Marvel Explained is our ongoing series where we delve into the latest Marvel shows, movies, trailers, and news stories to divine the franchise’s future. In this entry, we smash that pause button on The Guardians of the Galaxy Holiday Special and marvel at a certain wickedly bizarre cameo.
The Guardians of the Galaxy Holiday Special landed on Disney+ wrapped in a bow. It’s a gift from Marvel Studios, writer/director James Gunn, and the whole cast. We didn’t need it; we didn’t crave it. We were happy to patiently wait for next year’s third volume in the trilogy. And yet, the forty-four-minute “Special Presentation” provided more than good cheer, but crucial connective tissue between two franchise players and a cameo that seemingly cracked time, space, and intellectual property contracts to occur.
No, not Kevin Bacon – although the great one’s presence will certainly go down as a guest spot for the ages. Instead, I’m currently obsessing over the GoBots cosplayer (played by John Wick stuntman Daniel Bernhardt) looking to score a few selfie bucks outside the TCL Chinese Theater. The Hollywood landmark is one of the first locations Drax (Dave Bautista) and Mantis (Pom Klementieff) explore once they arrive on earth hunting for the Footloose actor in an effort to inject some merriment into their sulking pal Peter (Chris Pratt).
A pal that’s more than a pal to Mantis. As we learn early on in the special, both Guardians share Ego (Kurt Russell) as their papa. Mantis wants to keep that on the down-low, but she still feels a sisterly compulsion to take care of her brother.
The Chinese Theater scene is an immediately surreal one for the normally space-set troublemakers. First, Mantis mistakes a costumed Captain America for the real deal. The poor fellow runs screaming for his life after an extraterrestrial tackle. Then, Drax spots the GoBot most eighties kids should recognize as the villainous Cy-Kill and leaps into beatdown mode. Mantis attempts to put herself between her friend and the soon-to-be-pummeled. In her apology to the bystanders about to witness the bloodbath, she blurts an astonishing revelation, “I’m sorry. GoBots killed his cousin.”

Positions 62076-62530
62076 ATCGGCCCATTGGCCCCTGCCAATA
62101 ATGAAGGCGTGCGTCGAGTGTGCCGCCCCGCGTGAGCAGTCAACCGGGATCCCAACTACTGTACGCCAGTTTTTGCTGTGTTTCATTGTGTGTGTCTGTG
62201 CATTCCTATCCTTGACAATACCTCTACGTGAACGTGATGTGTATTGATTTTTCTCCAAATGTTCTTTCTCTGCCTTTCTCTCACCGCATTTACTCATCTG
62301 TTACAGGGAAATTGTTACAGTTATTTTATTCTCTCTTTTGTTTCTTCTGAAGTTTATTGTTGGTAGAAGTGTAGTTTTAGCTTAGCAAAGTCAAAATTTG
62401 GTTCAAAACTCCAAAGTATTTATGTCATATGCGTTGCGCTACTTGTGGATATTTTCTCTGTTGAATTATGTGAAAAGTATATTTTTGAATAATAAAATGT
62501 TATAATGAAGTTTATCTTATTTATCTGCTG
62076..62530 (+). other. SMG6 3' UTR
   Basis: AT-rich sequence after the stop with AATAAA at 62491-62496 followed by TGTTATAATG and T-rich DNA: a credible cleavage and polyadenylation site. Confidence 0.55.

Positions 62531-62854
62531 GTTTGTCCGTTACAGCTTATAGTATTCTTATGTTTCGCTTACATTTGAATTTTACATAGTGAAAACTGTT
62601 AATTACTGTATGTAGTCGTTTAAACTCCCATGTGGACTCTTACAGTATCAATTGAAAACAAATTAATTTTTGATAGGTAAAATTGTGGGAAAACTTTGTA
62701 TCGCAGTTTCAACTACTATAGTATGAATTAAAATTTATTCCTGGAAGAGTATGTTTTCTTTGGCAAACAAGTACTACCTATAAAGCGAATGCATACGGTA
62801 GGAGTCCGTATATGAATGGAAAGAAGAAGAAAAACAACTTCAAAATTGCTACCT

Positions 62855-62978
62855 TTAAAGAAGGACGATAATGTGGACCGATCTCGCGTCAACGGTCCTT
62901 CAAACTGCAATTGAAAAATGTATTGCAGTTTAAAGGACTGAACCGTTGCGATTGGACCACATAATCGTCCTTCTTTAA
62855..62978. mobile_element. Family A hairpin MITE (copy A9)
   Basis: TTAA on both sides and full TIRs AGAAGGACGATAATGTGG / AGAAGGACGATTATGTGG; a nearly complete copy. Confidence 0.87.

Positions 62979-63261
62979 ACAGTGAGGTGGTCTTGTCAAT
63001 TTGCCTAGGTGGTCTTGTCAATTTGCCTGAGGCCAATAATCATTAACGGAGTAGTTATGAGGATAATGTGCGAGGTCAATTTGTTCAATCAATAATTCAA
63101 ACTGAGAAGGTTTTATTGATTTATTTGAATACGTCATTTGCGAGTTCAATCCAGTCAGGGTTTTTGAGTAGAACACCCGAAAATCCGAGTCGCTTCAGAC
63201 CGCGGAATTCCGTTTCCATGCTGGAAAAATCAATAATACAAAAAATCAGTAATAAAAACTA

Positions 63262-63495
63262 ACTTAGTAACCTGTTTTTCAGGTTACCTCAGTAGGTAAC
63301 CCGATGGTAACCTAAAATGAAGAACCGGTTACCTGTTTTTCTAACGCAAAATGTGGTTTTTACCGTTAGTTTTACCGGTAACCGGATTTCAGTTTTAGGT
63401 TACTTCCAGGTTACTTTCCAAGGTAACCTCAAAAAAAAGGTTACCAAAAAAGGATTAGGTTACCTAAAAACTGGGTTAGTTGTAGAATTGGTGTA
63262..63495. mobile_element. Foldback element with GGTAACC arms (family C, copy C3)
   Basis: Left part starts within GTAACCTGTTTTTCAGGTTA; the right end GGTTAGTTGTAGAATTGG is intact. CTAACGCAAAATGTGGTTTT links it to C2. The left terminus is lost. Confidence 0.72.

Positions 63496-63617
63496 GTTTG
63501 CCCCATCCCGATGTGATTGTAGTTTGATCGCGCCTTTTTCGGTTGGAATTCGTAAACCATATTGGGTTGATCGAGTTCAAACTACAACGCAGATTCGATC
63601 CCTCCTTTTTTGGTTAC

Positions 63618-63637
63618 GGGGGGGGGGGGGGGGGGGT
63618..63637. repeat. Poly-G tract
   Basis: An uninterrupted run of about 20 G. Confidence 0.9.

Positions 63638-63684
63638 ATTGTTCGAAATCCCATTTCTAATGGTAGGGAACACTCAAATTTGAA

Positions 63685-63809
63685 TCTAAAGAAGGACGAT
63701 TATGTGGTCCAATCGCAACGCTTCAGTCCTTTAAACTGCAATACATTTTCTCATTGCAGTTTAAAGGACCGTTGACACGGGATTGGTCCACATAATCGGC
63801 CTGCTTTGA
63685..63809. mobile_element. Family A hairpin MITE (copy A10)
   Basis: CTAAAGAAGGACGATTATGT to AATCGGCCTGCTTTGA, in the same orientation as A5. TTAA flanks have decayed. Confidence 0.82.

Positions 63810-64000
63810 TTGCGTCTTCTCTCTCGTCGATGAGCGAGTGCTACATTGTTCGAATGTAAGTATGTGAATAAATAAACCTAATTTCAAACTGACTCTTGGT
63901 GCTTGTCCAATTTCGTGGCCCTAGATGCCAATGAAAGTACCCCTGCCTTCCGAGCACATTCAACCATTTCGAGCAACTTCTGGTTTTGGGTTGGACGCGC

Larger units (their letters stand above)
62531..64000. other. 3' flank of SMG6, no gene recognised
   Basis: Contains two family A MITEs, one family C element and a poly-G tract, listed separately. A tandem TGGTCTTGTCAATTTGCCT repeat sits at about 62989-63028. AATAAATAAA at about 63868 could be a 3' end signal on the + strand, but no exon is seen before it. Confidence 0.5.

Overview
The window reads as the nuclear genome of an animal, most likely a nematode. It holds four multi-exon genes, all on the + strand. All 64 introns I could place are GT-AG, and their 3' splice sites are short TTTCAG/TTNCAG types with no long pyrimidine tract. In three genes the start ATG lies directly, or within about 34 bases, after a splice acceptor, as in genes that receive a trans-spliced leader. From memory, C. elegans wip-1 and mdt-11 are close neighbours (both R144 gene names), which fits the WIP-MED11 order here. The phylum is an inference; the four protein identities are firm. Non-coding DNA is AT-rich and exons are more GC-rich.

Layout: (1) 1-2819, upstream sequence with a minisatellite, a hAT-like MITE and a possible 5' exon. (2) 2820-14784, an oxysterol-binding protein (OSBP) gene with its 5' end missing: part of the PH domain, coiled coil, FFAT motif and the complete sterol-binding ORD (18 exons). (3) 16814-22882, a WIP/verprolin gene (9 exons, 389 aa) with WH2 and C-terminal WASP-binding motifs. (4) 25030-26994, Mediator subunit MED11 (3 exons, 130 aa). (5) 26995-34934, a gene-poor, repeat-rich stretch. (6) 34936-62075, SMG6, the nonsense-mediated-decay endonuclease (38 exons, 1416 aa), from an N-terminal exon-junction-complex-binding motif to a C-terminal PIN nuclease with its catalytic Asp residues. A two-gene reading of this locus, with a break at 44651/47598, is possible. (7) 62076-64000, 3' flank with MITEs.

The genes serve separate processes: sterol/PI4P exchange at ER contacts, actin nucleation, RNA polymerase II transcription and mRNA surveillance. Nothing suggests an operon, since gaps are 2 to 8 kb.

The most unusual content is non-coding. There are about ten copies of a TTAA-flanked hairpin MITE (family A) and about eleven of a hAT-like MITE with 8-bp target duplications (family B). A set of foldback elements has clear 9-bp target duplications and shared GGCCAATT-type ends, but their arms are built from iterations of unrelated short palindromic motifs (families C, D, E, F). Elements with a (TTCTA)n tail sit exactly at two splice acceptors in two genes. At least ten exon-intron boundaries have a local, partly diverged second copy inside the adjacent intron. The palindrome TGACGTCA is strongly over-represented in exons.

As if the Marvel Cinematic Universe couldn’t get any weirder, we’re now left to understand that GoBots are real, they’re deadly, and for some reason, they already have a fandom on our planet. The gag is as giggly as it is flippin’ weird and sorta mind-melting.
Today, GoBots have the reputation of being the lesser, wannabe Transformers. For good reason. They began as a Bandai toy line in Japan, a collection of human-piloted mecha. However, as Hasbro did with Transformers, when Tonka purchased the American toy rights in the early eighties, they converted the suits into sentient robots. They also divided the characters into good-guy Guardians and bad-guy Renegades.
The GoBots have zero connections to Marvel. Oddly, when Tonka required a cartoon to sell the idea to children, they turned to Hanna-Barbera, a Warner Bros. company. The Challenge of the GoBots animated series ran for one season. While Marvel Comics did produce a Transformers comic at the time, the GoBots never quite secured a big enough audience to branch out into other mediums.
Tonka kept the action figure line going for three years. The GoBots had a strong foothold in the market but faded under the unbelievable success of Transformers. The toy company could not compete with the seemingly endless Autobot and Decepticon variations, never bothering to create a second wave of GoBot molds.